Outer Hebrides SMR

Location and physical characteristics

Figure 1: Outer Hebrides Scottish Marine Region. The thicker white line delineates the extent of the Outer Hebrides SMR. For a map of all SMRs and OMRs, see Figure 5 here

Coastline length (km) 3,915
Sea area (km2)     20,848
Deepest point (m) 268
Shallowest point (m)  coastline
Average depth (m)  88
Tides (m)       1.2 – 4.6
Salinity       34.77 – 34.99
Sea surface temperature (°C) 8.4 – 13.8

The Outer Hebrides SMR borders the Minch on its eastern side and the shelf edge on the western side (Figure 1). It includes the archipelagos of St Kilda and Flannan. The SMR has only a small local freshwater input. On the western side of the Hebridean islands, conditions are influenced by those of the adjacent OMRs, while those in the Minch (the eastern side) are influenced by the outflows from the west coast sea lochs. Intensified tidal currents occur where the topography constrains the flow. The residual northward flowing Scottish Coastal Current transports water through the Minch and west of the Outer Hebrides. Seasonal variation exists in circulation in both strength and positioning, due to changing wind patterns and water column conditions. The surface wave climate in the western part of this region is influenced by conditions in the North Atlantic where the fetch is long enough to establish large, regular waves and on occasions extreme waves. The east coast of the SMR within the Minch is more sheltered.

Sea-bed sediments

The waters west of the Outer Hebrides SMR are supplied with little sediment from onshore or by tidal currents. The seabed sediment is very thin and typically a carbonate (shell fragment) sand with some gravel. For some 40 km westwards (to a depth of about 120 m off North and South Uist the seabed is predominantly rocky knolls, with limited sediment cover in the intervening lows. West of this rocky area, in the broad depression south of St Kilda (the St Kilda Basin), sands form a continuous sheet less than one metre thick. Present-day sedimentation in this area is negligible. The Minch and the Sea of the Hebrides serve as a sink for a limited volume of sediment, which mainly originates from mainland Scotland to the east. Seabed sediments are largely derived from reworked glacial deposits and shell fragments. Shell-rich sands may contain fragments of bivalves, barnacles, gastropods, tubeworm tubes and sea urchins.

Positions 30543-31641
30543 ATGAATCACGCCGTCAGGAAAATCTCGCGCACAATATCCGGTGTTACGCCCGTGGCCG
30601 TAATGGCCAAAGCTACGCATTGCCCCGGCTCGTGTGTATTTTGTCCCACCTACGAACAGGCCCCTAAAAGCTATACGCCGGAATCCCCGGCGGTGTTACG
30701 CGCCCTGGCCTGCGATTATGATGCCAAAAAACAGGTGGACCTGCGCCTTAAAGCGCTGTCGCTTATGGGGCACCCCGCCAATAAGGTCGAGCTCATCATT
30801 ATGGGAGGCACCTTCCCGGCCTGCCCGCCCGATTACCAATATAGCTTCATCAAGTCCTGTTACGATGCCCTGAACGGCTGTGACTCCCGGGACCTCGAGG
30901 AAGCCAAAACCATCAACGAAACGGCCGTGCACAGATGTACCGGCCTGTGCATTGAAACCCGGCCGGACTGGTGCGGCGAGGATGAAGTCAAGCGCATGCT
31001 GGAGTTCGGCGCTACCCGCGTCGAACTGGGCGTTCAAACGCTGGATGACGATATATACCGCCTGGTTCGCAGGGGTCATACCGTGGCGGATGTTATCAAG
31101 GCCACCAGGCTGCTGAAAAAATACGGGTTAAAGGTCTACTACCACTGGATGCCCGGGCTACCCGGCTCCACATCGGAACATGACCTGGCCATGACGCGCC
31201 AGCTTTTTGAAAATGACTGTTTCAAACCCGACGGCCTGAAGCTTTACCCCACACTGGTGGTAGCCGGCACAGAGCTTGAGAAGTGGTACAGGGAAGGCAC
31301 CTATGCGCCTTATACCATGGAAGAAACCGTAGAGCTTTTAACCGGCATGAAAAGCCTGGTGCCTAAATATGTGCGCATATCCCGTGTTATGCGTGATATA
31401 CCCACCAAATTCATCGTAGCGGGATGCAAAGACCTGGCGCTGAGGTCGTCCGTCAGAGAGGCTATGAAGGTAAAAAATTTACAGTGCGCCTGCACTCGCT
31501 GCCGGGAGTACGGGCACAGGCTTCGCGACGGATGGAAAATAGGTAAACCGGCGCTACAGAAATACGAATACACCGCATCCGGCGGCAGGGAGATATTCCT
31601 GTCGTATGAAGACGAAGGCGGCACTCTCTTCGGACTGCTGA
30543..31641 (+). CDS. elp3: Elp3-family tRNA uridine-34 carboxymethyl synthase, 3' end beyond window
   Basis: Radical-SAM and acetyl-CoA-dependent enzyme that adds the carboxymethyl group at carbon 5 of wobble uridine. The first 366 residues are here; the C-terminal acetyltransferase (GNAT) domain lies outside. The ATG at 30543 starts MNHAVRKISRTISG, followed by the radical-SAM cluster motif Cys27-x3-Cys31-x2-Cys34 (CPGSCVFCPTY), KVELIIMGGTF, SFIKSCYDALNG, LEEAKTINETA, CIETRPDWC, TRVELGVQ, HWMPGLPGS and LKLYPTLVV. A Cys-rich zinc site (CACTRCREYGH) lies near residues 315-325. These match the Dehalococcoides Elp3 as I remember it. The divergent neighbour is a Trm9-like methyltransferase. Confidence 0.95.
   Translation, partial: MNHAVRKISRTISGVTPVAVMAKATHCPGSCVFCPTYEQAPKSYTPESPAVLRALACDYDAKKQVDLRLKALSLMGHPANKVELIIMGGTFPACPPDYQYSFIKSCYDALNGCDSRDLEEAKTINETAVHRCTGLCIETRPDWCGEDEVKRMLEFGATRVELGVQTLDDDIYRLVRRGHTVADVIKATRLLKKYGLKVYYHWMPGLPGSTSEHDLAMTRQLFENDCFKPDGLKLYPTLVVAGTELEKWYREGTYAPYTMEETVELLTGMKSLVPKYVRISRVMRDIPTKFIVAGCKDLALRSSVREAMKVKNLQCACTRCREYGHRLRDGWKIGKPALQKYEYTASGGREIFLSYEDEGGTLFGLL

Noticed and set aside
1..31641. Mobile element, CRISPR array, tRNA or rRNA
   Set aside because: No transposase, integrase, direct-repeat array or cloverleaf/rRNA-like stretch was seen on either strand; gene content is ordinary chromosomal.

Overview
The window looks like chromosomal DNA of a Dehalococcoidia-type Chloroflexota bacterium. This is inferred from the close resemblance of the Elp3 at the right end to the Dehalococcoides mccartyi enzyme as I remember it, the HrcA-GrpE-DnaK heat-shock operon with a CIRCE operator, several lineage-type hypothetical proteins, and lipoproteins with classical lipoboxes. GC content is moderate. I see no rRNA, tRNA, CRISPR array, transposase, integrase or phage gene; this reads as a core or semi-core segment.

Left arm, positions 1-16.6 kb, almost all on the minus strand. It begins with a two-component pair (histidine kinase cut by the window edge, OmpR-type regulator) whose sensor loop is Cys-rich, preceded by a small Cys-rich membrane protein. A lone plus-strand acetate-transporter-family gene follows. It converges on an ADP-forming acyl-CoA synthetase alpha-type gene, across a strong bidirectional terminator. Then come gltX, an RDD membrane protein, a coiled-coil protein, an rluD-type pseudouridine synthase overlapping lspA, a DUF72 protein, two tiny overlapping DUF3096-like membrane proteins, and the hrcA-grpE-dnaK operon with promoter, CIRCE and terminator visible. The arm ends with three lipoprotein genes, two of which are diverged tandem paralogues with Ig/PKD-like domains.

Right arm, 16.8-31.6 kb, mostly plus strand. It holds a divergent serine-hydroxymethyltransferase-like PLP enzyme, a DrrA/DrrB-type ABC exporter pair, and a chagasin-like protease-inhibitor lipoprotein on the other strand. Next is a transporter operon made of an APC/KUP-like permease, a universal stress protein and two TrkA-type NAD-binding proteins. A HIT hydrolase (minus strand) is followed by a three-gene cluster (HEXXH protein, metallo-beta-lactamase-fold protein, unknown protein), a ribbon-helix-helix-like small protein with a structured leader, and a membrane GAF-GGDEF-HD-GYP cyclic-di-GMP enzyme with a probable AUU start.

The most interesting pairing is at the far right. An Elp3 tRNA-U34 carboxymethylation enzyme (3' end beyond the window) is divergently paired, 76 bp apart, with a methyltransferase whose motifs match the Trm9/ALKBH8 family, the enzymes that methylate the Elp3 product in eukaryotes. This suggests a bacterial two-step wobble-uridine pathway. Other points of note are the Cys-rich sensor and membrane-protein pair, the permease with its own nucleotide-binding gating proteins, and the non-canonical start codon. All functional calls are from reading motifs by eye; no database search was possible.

The Productive Assessment has been undertaken, with a focus on 2014 – 2018, on a sectoral basis. For a number of Sectors, including renewables, oil and gas, carbon capture and storage and aggregates, there was no activity within the Outer Hebrides SMR during the period 2014 – 2018.

However, for many sectors, including aquaculture (Atlantic salmon and mussels), subsea cables, fishing and marine transport there were changes over the period 2014 – 2018. Some saw increases, while others decreases (Figure 2).

Marine aquaculture is especially important to the Outer Hebrides SMR where 30,668 tonnes of Atlantic salmon was produced in 2018. This compares with 23,221 tonnes in 2009.